Altruist/Indebted - +20%: The Contact feels indebted to the PC, so never asks for payment or favours. Otherwise, the Contact feels that the PC is working for the Contact's interests and wishes to help them in whatever way they can. For example, a government or corporate whistleblower feeding secrets to an investigative journalist.

Bribed- -20%: This Contact is expensive to maintain, and asks for significant bribes or favours to answer any request.

Reluctant/Intimidated- -40%: The PC has threatened, blackmailed or otherwise coerced the Contact. There is a risk that the Contact will report to the authorities or the PC's rival.

Specific and Generic Contacts
Generic Contact +50%: The default assumption is that a Contact is one defined, named individual, that the PC has written into their background story. Instead, the Contact might be a class of person, but who the specific individual is changes depending on the circumstances of the story, the location of the game or needs of the plot. (Note- this covers the both the ideas of Institutional Contacts and Contact Networks I mentioned previously.)

When needed, the GM rolls against availability, and may apply a bonus or penalty. A success means that such a Contact can be reached, while a failure means that none are available, or a previously used Contact may have been compromised, imprisoned or killed.

The base geographic range of the Contacts should also be specified. Choose an Area Class from the list under Area Knowledge, and apply those modifiers against the Availability roll.

Example 1: Cardinal Richelieu has a position and rank in the Catholic Church, but separate to this he has his own network of trusted informants throughout the city and in many levels of society. He doesn't need to define exactly who they are, but when needed he may ask the GM, "Do I have an informant among the prison guards?" The GM considers that such an informant would indeed be likely and easy enough to acquire, and applies +2 to the roll.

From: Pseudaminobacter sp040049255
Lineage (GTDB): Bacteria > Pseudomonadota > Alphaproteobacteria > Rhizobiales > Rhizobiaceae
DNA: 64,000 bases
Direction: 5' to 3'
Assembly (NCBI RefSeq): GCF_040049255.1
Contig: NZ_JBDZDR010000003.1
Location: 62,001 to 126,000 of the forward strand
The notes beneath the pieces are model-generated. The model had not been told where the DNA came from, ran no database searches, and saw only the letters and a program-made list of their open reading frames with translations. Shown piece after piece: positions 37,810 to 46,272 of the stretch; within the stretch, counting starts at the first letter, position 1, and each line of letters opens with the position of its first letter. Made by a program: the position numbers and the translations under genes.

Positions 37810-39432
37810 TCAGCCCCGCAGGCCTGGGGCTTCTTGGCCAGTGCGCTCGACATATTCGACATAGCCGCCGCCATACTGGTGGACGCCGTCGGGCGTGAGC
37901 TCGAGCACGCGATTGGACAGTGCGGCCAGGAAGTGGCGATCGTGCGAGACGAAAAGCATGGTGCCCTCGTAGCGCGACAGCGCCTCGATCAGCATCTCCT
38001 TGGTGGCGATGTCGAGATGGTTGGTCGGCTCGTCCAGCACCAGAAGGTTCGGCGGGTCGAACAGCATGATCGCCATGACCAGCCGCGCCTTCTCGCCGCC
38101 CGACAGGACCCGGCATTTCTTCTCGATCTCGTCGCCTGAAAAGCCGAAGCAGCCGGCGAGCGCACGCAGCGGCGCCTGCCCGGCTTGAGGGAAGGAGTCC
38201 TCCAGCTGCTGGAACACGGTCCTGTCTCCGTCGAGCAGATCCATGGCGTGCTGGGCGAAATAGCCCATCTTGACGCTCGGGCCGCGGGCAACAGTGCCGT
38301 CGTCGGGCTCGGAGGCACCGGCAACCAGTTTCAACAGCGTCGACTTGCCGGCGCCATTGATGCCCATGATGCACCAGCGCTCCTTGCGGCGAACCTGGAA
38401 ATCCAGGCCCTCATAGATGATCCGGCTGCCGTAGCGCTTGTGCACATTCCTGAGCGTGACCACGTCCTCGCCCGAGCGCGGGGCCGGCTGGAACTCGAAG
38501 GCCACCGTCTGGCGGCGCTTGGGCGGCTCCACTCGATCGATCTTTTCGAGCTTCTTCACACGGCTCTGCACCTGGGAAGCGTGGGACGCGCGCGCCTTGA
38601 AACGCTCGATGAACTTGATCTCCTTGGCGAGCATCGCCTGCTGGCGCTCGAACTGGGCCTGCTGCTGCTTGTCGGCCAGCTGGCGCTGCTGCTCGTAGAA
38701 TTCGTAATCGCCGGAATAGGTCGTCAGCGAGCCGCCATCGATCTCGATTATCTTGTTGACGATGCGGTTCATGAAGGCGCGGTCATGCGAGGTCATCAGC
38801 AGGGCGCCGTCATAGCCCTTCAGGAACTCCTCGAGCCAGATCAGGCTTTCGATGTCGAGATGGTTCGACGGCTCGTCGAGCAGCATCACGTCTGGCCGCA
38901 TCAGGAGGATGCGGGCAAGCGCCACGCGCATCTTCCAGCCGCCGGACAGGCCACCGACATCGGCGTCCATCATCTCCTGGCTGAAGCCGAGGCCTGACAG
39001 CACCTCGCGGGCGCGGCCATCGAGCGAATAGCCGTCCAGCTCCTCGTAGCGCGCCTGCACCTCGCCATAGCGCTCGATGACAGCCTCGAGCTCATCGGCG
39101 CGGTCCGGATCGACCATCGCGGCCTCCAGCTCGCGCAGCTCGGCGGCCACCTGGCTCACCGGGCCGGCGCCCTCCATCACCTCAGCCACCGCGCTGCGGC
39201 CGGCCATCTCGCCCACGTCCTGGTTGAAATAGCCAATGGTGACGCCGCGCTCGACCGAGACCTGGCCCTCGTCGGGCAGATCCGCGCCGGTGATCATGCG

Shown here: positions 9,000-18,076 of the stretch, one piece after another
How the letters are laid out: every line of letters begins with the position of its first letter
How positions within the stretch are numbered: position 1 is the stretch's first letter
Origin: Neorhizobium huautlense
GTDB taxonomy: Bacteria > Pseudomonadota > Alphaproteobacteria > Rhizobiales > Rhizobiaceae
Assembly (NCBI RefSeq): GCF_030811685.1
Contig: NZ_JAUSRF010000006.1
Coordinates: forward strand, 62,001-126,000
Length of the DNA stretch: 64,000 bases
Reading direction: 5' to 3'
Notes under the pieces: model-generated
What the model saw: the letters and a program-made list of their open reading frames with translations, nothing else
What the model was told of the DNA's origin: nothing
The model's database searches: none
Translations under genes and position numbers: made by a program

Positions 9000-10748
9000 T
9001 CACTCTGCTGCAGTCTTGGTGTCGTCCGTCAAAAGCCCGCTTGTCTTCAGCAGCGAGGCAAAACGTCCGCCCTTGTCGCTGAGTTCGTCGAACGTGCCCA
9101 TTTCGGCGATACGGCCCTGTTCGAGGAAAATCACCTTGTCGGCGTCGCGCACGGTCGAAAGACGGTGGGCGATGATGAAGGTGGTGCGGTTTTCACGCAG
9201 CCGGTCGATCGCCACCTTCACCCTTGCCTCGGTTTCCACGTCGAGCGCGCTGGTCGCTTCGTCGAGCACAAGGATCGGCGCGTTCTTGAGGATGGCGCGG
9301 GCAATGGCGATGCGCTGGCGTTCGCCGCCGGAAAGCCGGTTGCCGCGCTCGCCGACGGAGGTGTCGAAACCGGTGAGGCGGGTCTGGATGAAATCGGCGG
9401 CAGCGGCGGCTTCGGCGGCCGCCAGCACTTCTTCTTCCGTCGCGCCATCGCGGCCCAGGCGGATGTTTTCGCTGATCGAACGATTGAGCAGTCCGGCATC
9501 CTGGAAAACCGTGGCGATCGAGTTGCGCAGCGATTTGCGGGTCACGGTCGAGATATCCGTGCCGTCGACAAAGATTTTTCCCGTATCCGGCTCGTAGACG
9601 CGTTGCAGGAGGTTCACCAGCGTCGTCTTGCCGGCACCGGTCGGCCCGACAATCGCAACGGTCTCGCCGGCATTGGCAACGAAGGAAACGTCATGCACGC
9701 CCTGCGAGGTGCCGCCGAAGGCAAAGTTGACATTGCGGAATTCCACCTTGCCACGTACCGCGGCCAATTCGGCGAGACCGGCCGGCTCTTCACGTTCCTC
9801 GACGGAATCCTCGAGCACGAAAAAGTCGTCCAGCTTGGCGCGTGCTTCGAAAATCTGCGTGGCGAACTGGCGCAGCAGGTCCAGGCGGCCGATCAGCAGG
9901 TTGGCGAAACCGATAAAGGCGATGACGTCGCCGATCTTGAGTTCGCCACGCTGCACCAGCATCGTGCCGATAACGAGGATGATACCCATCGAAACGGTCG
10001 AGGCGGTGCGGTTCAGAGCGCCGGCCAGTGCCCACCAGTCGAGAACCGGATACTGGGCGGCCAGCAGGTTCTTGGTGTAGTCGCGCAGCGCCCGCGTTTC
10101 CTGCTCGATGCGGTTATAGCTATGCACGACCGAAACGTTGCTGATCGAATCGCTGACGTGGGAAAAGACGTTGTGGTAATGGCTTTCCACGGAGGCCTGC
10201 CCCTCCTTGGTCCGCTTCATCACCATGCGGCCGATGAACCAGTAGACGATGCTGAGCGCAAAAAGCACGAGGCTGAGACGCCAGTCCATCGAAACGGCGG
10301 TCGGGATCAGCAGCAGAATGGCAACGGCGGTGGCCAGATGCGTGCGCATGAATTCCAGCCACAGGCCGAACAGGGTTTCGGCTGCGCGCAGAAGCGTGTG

Example 2: Private Investigator Malcolm Wren used to work for the FBI, so possibly has Generic Contacts across the country (Area Class = Country). To see if he knows someone in the Houston field office, he rolls at -4 (two Area Classes down). If he goes to Mexico, he may be able to make contact with DEA agents based there. The roll uses the Long Distance modifiers from p241, and is at -6 or -7.

Other Modifiers
Summonable and Special Abilities: as per Allies.

Special Access +25%: Your Contact has security clearance, rank, initiation or special equipment that isn't available to the PC or would be extremely difficult or expensive to obtain otherwise.

Information Only -20%: Your Contact will never do any favours for you.

Introductions Only -40%: Your Contact never gives you information, they only put you in touch with people that may provide information, goods or services that are otherwise hard to locate. You will still need to negotiate with these people as normal, although your Contact's introduction may be worth +1 or +2 as a Reaction Bonus.

Correspondence Only (varies): You only communicate with your Contact via long-distance communication. This may be by phone, mail, email, text message, forum posts or even espionage-style dead-letter drops. It's possible you don't even know their true identity, but this isn't a necessary detail. There's a risk that your Contact may be compromised without you knowing, or that your communications are being intercepted or monitored.
Cost depends on the inherent time lag of communication, and whether it's by voice or written correspondence.
Voice/Phone -10%
Other instantaneous written communication, or reply within minutes -15%
Hours -20%
Days -30%
Weeks -50%
Months or Years -80%
World Wikis:
Cyberpunk: Duopoly Nation
Fantasy: Dominion Cross
Space Opera: Behind the King's Eclipse
Steampunk: Colonial Steam

Last edited by Daigoro; 06-29-2014 at 03:29 AM.